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General Area Information

Lake Waikaremoana lies 610m above sea level and the fall of the Waikaretaheke River is 448m within 8km. The hydroelectric generation potential of the area was noted towards the end of the First World War when extensive surveys were carried out. An initial local scheme to supply power to Wairoa was completed in 1923. This was necessary because river bar conditions at Wairoa often stopped the supply of coal to the town and freezing works.

Until hydro-electric developments, the lake’s normal outflow was by leakage through underground channels near the outlet into the Waikaretaheke River. Before Kaitawa was built only in very wet seasons did the lake overflow at the outlet. When construction started, leakage had to be sealed off so that the lake’s flow could be controlled. Divers pinpointed the underground leakage channels and barges dropped rock-fill to seal them.


The Tuai Power Station, designed to accommodate three generators, was officially opened in 1929 with only two units in place , the third generator being added in 1939. Work on the Kaitawa Power Station began in the early 1930s. Some delays were experienced and the two generators did not begin delivering electricity until 1948. Construction of Piripaua began in 1939 and the two generators began producing in 1943, becoming fully operational a year later.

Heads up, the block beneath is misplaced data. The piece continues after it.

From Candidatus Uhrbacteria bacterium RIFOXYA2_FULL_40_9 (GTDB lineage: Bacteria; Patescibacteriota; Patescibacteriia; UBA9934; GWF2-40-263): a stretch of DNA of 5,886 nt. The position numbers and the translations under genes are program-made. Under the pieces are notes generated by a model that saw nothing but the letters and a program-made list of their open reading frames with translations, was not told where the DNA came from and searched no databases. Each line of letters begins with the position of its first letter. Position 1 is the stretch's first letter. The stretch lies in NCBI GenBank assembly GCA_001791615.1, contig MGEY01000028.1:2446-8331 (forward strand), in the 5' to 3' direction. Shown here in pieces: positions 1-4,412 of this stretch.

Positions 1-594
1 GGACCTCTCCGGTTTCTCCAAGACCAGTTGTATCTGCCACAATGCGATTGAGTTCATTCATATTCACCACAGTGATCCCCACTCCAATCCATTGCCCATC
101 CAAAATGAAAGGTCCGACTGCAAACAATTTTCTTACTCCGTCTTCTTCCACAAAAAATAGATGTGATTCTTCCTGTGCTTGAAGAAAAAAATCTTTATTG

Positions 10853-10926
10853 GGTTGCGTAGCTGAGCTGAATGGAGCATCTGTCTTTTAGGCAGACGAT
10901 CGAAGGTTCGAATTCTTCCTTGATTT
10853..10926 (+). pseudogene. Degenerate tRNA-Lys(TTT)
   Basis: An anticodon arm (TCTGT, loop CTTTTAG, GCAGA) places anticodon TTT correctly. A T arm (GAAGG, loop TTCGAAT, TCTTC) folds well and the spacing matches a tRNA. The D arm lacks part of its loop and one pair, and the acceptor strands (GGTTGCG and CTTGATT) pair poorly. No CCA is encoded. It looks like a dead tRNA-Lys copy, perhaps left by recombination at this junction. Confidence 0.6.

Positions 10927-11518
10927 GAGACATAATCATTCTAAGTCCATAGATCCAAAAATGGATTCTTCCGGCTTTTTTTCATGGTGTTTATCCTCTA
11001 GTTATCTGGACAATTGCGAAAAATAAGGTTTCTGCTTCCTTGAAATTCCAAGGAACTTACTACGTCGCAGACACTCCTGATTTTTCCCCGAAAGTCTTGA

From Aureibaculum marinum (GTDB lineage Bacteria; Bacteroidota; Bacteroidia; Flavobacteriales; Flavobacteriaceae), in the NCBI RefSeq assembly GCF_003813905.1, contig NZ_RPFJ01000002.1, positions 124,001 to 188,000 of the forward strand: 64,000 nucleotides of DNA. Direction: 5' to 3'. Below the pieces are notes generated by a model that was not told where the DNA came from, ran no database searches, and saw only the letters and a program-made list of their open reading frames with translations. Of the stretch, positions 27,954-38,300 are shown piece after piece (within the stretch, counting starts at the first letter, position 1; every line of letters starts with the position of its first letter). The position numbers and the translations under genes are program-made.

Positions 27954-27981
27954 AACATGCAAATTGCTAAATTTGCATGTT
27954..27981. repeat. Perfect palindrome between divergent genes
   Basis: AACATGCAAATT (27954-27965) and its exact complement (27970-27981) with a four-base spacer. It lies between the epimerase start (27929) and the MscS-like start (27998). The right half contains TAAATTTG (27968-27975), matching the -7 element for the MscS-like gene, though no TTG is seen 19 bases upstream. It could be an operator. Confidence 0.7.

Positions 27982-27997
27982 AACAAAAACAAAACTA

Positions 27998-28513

Today the scheme makes use of Waikaremoana’s water by carrying it to Kaitawa Power Station and then, via Tuai Station into Lake Whakamarino. The water then passes on to Piripaua Station before being finally discharged into the Waikaretaheke River.

Maori Legend

Having created Lake Waikaremoana during her wild frenzy, the taniwha Haumapuhia heard the roar of the great ocean of Kiwa far to the east and decided to try and reach the ocean before daylight broke. She thrashed her way through a cleft in the mountain range at Te Whangaromanga near Onepoto but suddenly daylight, which is fatal to taniwha, came upon her. Haumapuhia was turned to stone and lay in the river bed with her head facing the ocean and her legs towards Waikaremoana. The water filled the gouges she had left, so forming Lake Waikaremoana. Maahu, her father was so overcome with remorse at having drowned his daughter that he went to the ocean of Kiwa and brought the river up to her with fishes and food for her sustenance. In so doing he earned her forgiveness. Haumapuhia lay undisturbed in the river bed for many many years until the waters of the Waikaretaheke River were diverted for the hydro-electricity scheme. It was then, just before the completion, that a landslide completely covered her and she can be seen no more.